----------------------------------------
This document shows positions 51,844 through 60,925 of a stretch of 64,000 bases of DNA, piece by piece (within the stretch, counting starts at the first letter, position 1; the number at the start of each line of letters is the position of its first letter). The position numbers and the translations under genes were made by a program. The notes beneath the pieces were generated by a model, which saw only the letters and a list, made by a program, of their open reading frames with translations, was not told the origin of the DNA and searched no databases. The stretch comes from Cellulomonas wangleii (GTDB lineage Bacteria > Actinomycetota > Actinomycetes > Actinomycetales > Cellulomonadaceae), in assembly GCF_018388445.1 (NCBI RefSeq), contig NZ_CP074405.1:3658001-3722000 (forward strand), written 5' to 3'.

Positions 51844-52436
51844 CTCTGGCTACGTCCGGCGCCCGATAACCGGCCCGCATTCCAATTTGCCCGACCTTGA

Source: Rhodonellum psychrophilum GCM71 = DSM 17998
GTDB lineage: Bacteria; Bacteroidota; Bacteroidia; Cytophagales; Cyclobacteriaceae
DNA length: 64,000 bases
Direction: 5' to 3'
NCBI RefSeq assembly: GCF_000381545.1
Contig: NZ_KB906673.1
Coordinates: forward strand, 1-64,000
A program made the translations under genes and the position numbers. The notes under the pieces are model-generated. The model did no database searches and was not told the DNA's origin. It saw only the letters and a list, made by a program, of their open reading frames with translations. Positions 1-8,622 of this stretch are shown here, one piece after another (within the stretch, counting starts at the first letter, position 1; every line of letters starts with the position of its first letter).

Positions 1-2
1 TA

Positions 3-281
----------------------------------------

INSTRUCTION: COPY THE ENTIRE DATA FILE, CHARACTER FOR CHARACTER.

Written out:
This document shows positions 51,844 through 60,925 of a stretch of 64,000 bases of DNA, piece by piece (within the stretch, counting starts at the first letter, position 1; the number at the start of each line of letters is the position of its first letter). The position numbers and the translations under genes were made by a program. The notes beneath the pieces were generated by a model, which saw only the letters and a list, made by a program, of their open reading frames with translations, was not told the origin of the DNA and searched no databases. The stretch comes from Cellulomonas wangleii (GTDB lineage Bacteria > Actinomycetota > Actinomycetes > Actinomycetales > Cellulomonadaceae), in assembly GCF_018388445.1 (NCBI RefSeq), contig NZ_CP074405.1:3658001-3722000 (forward strand), written 5' to 3'.

Positions 51844-52436
51844 CTCTGGCTACGTCCGGCGCCCGATAACCGGCCCGCATTCCAATTTGCCCGACCTTGA

Source: Rhodonellum psychrophilum GCM71 = DSM 17998
GTDB lineage: Bacteria; Bacteroidota; Bacteroidia; Cytophagales; Cyclobacteriaceae
DNA length: 64,000 bases
Direction: 5' to 3'
NCBI RefSeq assembly: GCF_000381545.1
Contig: NZ_KB906673.1
Coordinates: forward strand, 1-64,000
A program made the translations under genes and the position numbers. The notes under the pieces are model-generated. The model did no database searches and was not told the DNA's origin. It saw only the letters and a list, made by a program, of their open reading frames with translations. Positions 1-8,622 of this stretch are shown here, one piece after another (within the stretch, counting starts at the first letter, position 1; every line of letters starts with the position of its first letter).

Positions 1-2
1 TA

Positions 3-281